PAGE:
I was commissioned to make some headshots for a luxury watch reseller, Crown & Caliber, who was in the process of a rebranding. The client specifically wanted to integrate the watches into the headshots, to create a unique look.The goal was to make two images per employee, one as a business casual portrait and the other as if the subject was modeling their favorite watch in a relaxed manner. I used a very simple lighting setup for these portraits as shown to the right. The main light was a five foot octabank attached to a Profoto B1 Air and was placed fairly closely to the subject. Since this modifier produces a soft light that wraps nicely around the subject, I only needed a minimal amount of fill on the subject's left side and on the background. To accomplish this, I used a Profoto B2 head, bouncing into a white reflector. This left some definition provided by the main light on the subject's features, while minimizing any shadows on the backdrop. Note that I wasn't able to light the background separately since the backdrop chosen by the client was relatively small, though it got the job done. I shot this project tethered so that it would be easier to get feedback from the art director. The camera used was a Canon 5D Mark III with a Canon 100mm 2.8 macro on a tripod. For post production, I only applied some very minor contouring, retouching, and sharpening. Below are some of the images.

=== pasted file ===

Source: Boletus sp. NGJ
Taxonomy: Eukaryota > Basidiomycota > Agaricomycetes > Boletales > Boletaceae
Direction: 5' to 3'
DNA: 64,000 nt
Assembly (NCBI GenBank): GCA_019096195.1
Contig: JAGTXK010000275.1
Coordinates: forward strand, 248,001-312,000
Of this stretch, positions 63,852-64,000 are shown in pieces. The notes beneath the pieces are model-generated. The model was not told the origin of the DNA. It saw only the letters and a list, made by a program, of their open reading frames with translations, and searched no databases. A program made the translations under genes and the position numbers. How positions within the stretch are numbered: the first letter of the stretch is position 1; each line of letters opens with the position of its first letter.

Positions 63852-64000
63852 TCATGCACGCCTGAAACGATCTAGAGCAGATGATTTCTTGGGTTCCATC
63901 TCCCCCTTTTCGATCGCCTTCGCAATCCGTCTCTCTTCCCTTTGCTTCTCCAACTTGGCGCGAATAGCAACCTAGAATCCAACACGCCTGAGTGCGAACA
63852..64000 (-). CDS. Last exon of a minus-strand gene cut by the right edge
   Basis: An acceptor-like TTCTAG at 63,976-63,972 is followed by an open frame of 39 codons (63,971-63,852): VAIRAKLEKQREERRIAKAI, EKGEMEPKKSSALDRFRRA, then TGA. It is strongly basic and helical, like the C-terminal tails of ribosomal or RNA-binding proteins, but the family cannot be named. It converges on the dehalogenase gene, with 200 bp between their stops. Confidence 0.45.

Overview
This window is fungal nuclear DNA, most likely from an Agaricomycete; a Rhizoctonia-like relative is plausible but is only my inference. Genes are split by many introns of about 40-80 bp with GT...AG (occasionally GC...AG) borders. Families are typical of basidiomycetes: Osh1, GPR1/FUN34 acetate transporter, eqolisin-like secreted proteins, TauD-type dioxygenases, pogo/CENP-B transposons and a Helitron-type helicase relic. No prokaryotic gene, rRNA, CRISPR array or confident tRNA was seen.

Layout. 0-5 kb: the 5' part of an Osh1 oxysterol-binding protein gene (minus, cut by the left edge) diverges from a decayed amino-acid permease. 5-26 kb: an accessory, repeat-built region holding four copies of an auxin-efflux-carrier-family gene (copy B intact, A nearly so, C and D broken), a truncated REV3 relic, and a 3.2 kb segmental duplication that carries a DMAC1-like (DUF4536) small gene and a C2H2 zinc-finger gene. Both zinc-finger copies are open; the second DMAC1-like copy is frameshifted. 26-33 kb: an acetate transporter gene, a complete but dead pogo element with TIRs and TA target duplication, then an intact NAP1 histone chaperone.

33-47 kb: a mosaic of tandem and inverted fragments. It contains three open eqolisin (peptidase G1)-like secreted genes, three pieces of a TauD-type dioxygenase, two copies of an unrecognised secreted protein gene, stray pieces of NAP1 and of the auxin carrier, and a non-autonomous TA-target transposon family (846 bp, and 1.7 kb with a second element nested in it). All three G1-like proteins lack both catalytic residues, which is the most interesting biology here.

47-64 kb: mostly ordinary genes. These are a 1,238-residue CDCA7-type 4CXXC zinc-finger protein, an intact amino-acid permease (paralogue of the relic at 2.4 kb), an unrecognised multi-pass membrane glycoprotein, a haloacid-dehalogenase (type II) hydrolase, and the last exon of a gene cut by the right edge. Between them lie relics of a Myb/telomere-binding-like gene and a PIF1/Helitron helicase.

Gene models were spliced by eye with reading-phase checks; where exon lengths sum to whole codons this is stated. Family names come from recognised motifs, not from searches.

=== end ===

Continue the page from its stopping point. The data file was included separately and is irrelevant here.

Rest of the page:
Earlier this year I did a few shoots for an awesome client of mine, Life Floor, in Ohio and Minnesota. During every shoot I do with them, I always look to build on the work we've already made and bring something new and a little different to the table. Something that we've worked hard on is producing images that are very light and airy, with an atmospherically clean quality without feeling sterile.
So in that pursuit I decided to employ a new technique that I had first seen on Fstoppers. It is similar to light painting with a long exposure, but instead you use a flash to selectively light an area you want to accent and then combine the images in Photoshop. This technique creates something that would be almost impossible to make with just one exposure and multiple lights or with HDR. In the end each one of these photos contains anywhere from 10-75 individual photos. This whole process is expertly explained and demonstrated in a class by Make Kelley which I highly recommend if you're interested in trying this out for yourself.
We made many other types of photos during this assignment, but I wanted to feature these since they're something new I haven't posted about before. You can see other photos from this shoot on Life Floors web site and this excellent catalog of their products they produced.
Shot with a Canon 5D III and TS-E 24mm f/3.5L II